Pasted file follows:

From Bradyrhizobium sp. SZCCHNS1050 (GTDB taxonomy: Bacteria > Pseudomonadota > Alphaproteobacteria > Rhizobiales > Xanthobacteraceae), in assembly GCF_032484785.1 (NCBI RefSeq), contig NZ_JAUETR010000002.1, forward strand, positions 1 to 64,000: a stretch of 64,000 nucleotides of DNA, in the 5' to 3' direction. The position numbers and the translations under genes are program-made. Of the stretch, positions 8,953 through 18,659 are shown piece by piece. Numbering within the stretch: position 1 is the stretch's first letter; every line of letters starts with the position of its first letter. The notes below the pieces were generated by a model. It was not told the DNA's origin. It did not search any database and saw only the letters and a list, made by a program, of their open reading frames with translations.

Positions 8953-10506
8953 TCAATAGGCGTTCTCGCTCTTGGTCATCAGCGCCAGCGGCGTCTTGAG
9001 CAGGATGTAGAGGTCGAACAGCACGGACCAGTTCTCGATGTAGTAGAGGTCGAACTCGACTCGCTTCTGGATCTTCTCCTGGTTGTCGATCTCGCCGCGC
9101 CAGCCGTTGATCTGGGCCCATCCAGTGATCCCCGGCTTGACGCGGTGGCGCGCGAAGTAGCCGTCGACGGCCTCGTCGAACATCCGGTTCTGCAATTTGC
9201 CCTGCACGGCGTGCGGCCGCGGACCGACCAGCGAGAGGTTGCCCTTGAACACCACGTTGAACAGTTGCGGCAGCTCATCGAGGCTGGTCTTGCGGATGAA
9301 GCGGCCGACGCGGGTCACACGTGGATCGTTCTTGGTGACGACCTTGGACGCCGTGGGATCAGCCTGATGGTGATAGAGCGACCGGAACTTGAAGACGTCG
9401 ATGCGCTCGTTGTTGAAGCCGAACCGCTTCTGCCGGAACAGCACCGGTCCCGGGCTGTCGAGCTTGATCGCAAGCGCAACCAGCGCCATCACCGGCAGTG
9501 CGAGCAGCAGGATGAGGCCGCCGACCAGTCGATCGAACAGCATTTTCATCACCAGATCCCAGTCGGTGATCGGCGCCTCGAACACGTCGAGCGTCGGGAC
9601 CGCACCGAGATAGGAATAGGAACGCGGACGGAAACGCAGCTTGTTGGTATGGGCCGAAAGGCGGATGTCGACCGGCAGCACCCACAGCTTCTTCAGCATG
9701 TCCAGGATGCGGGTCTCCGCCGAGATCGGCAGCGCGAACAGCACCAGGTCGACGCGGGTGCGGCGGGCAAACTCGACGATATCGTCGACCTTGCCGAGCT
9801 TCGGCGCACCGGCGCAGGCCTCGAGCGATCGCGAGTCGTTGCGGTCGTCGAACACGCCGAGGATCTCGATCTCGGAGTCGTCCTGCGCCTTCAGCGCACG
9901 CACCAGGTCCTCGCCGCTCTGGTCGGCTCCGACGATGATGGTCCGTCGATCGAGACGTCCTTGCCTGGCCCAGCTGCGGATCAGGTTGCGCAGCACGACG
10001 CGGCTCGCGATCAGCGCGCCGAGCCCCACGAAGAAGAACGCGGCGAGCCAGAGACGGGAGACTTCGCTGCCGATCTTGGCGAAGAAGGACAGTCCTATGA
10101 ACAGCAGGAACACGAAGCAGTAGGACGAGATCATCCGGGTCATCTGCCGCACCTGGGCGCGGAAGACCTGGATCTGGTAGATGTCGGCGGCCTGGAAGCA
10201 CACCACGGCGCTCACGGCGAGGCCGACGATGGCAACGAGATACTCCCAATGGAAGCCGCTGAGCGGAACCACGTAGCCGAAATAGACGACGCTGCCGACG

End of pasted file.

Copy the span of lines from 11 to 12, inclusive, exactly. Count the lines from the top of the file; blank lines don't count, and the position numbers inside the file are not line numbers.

9701 TCCAGGATGCGGGTCTCCGCCGAGATCGGCAGCGCGAACAGCACCAGGTCGACGCGGGTGCGGCGGGCAAACTCGACGATATCGTCGACCTTGCCGAGCT
9801 TCGGCGCACCGGCGCAGGCCTCGAGCGATCGCGAGTCGTTGCGGTCGTCGAACACGCCGAGGATCTCGATCTCGGAGTCGTCCTGCGCCTTCAGCGCACG